Volume 10 Supplement 1
Neuronal firing patterns and cerebral cortical functions
© Shinomoto et al; licensee BioMed Central Ltd. 2009
Published: 13 July 2009
Brodmann's map constructed on the basis of cellular organization has been useful as a functional map of the cortical areas, such as the sensation, association, and motion. Since cytoarchitectually distinct cortical areas have different arrangements, density, and types of neurons, it is reasonable to expect that neuronal signaling patterns may reflect the structures, and effectively operate for their specific computations. In order to examine the intrinsic relationship between neuronal firing signals and cortical functions as well as cellular structures, we develop a metric that may extract intrinsic non-Poisson irregular firing characteristics from a spike train in isolation from the firing rate fluctuation of extrinsic origin. Using a metric of local variation Lv that measures the cross-correlation of consecutive ISIs rescaled with instantaneous rate [1, 2], we revealed that the firing regularity remains fairly invariant with time and rate fluctuation for individual neurons. However, it was reported that another metric measuring the instantaneous irregularity similar to Lv varied in time and with behavioral contexts in another experiment . This fact indicates that the local firing metrics suggested so far are still inadequate for extracting the intrinsic firing characteristics in isolation of the extrinsic perturbation. Here we revise Lv into a new metric by enhancing the firing rate invariance, which allows the signaling patterns specific to individual neurons to be detected more sensitively, and conduct an analysis to reveal the difference of intrinsic firing dynamics among the cortical areas.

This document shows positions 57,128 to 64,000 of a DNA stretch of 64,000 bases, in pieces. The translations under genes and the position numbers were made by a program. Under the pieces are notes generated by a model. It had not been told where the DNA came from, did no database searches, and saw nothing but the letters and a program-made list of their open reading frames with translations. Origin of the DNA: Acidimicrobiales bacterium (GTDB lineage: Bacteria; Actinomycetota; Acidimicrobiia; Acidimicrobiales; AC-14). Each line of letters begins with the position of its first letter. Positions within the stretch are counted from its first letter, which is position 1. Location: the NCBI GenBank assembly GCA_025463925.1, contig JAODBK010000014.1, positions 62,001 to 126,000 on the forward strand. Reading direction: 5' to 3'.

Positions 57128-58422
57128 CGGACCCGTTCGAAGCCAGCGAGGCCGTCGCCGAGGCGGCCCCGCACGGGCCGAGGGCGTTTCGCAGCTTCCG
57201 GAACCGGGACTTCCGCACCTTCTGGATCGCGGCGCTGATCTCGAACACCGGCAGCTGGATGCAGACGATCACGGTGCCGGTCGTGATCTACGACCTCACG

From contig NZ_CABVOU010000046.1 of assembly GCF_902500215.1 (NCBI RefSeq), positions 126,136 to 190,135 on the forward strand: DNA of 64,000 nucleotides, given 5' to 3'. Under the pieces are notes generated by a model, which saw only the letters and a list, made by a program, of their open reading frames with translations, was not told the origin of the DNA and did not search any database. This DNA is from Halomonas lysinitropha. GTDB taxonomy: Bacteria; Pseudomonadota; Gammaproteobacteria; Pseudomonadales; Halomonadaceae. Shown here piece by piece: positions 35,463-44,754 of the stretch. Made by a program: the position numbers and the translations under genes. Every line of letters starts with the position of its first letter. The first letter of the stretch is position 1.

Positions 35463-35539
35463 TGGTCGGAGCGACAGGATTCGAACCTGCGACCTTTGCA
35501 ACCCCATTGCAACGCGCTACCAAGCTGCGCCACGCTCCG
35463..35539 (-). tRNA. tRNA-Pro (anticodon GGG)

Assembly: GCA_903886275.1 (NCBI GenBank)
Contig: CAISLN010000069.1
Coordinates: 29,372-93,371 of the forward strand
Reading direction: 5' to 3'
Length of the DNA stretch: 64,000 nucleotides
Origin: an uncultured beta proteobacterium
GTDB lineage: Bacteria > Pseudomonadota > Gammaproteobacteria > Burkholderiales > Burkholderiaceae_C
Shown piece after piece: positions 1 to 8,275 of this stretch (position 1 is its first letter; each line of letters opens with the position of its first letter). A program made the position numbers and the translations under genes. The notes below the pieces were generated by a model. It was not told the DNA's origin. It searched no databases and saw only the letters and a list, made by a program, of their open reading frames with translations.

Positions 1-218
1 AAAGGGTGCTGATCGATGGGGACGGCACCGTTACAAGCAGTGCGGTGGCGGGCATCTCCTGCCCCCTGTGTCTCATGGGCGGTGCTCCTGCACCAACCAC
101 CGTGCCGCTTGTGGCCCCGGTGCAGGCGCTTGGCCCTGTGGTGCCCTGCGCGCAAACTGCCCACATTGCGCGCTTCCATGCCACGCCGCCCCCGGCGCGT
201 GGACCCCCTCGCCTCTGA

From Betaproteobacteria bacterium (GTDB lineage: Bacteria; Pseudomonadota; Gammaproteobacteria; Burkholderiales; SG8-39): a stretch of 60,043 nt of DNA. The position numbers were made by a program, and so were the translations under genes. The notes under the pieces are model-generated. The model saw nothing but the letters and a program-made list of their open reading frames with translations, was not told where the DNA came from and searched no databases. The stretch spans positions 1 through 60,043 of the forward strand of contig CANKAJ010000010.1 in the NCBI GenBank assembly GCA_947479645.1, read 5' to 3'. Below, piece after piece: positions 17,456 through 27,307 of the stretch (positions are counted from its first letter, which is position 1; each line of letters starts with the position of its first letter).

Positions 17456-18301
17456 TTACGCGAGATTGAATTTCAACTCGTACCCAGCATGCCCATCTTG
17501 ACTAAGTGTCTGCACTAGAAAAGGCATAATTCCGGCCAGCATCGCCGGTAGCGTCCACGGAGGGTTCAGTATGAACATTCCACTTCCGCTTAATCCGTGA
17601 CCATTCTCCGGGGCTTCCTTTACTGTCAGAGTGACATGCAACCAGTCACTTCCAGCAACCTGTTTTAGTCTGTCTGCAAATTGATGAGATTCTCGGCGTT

Using the revised metric, we analyze spike trains from a large number of neurons recorded in eight laboratories from fifteen cerebral cortical areas. The two-dimensional map contracted by multidimensional scaling from the firing-pattern dissimilarities across the cortical areas reveals a gradient of the firing regularity in close correspondence to the functional categories of the cortical areas. Neuronal firing patterns are regular in the primary and higher-order motor areas, random in the visual areas, and bursty in the prefrontal area. These results indicate that the neuronal signaling patterns not only reflect the cortical structures, but also play a crucial role in the cerebral cortical computation specific to their functional categories.
We thank Nanae Matsuno, Shintaro Funahashi, Keisetsu Shima, Ichiro Fujita, Hiroshi Tamura, Taijiro Doi, Kenji Kawano, Naoko Inaba, Kikuro Fukushima, Sergei Kurkin, Kiyoshi Kurata, Masato Taira, Ken-Ichiro Tsutsui, Hidehiko Komatsu, Tadashi Ogawa, Kowa Koida, Jun Tanji, and Keisuke Toyama for their helpful discussion. This study was supported by Grants-in-Aid for Scientific Research on Priority Areas, System study on higher-order brain functions, from MEXT, Japan.
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This article is published under license to BioMed Central Ltd.